There is a growing consensus that entrepreneurial behavior is embedded within social and cultural norms and values; thus, a greater understanding of the relationship between cultural issues and entrepreneurial activity is necessary given entrepreneurship's implication for national and regional development and growth. In the present paper, we examine whether and how the ways that people utilize to perceive themselves to be linked (or not) with other people (interdependent and independent self-construal) influence entrepreneurial cognition models. Our results, convincingly suggest that independent self-construal moderates the effect of attitudes toward entrepreneurship on entrepreneurial intent providing evidence that cultural change may have an impact on individual attitudes toward entrepreneurship.
Conflict of Interest Statement
The authors declare that the research was conducted in the absence of any commercial or financial relationships that could be construed as a potential conflict of interest.
The research reported in this paper was fully supported by the “ARISTEIA” Action (“EMO-ENTRE” program: 2511; http://emoentre.tuc.gr) of the “Operational programme Education and Life Long Learning” and is co-funded by the European Social Fund (ESF) and National Resources. The views, opinions and results are the sole responsibility of the authors and do not correspond to official ESF or Greek Government opinions.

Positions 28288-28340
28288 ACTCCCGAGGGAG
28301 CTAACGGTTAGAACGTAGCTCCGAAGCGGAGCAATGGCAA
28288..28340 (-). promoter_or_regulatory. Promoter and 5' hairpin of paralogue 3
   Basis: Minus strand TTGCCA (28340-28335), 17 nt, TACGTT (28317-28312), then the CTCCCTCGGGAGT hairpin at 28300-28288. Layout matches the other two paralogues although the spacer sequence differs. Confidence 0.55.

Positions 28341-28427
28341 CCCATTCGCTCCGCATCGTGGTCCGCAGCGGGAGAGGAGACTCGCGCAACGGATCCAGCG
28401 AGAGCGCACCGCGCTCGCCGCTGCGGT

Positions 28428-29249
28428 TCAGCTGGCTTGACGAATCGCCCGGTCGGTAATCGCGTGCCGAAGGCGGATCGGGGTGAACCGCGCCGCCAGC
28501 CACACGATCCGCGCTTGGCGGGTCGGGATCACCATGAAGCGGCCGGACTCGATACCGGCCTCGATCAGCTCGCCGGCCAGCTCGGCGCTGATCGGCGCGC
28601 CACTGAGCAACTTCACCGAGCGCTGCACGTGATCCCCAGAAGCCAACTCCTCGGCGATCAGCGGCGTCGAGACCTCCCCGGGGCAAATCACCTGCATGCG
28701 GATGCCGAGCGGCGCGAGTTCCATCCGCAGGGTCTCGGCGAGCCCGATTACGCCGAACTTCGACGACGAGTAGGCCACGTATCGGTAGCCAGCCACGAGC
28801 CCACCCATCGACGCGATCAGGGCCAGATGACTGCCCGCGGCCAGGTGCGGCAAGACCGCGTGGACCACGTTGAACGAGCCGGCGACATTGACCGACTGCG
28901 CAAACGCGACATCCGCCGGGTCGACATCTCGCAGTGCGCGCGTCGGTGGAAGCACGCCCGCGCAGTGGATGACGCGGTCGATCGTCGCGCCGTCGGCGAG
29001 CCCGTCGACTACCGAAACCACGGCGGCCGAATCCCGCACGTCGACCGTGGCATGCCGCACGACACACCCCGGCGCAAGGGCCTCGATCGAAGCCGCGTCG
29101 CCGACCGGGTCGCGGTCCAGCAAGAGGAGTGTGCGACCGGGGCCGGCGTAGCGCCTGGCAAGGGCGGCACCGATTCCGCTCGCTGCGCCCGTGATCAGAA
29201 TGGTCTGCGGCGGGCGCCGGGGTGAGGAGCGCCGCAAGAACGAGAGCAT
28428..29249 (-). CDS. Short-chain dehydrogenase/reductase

Autio, E., Keeley, R. H., Klofsten, M., Parker, G. G. C., and Hay, M. (2001). Entrepreneurial intent among students in Scandinavia and in the USA. Enterprise Innovat. Manag. Stud. 2, 145–160. doi: 10.1080/14632440110094632
Brislin, R. W. (1980). “Translation and content analysis of oral and written material,” in Handbook of Cross Cultural Psychology, eds H. C. Triandis and J. W. Berry (Boston, MA: Allyn and Bacon), 398–444.
Gardner, W. L., Gabriel, S., and Lee, A. Y. (1999). “I” value freedom, but “we” value relationships: self-construal priming mirrors cultural differences in judgment. Psychol. Sci. 10, 321–326. doi: 10.1111/1467-9280.00162
Gird, A., and Bagraim, J. J. (2008). The theory of planned behavior as predictor of entrepreneurial intent amongst final-year university student. South Afr. J. Psychol. 38, 711–724. doi: 10.1177/008124630803800410
Kafetsios, K., and Hess, U. (2015). Are you looking at me? The influence of facial orientation and cultural focus salience on the perception of emotion expressions. Cogent Psychol. 2:1005493. doi: 10.1080/23311908.2015.1005493
Kafetsios, K., and Nezlek, J. B. (2012). Emotion and support perceptions in everyday social interaction: testing the “less is more hypothesis” in two different cultures. J. Soc. Pers. Relat. 29, 165–184. doi: 10.1177/0265407511420194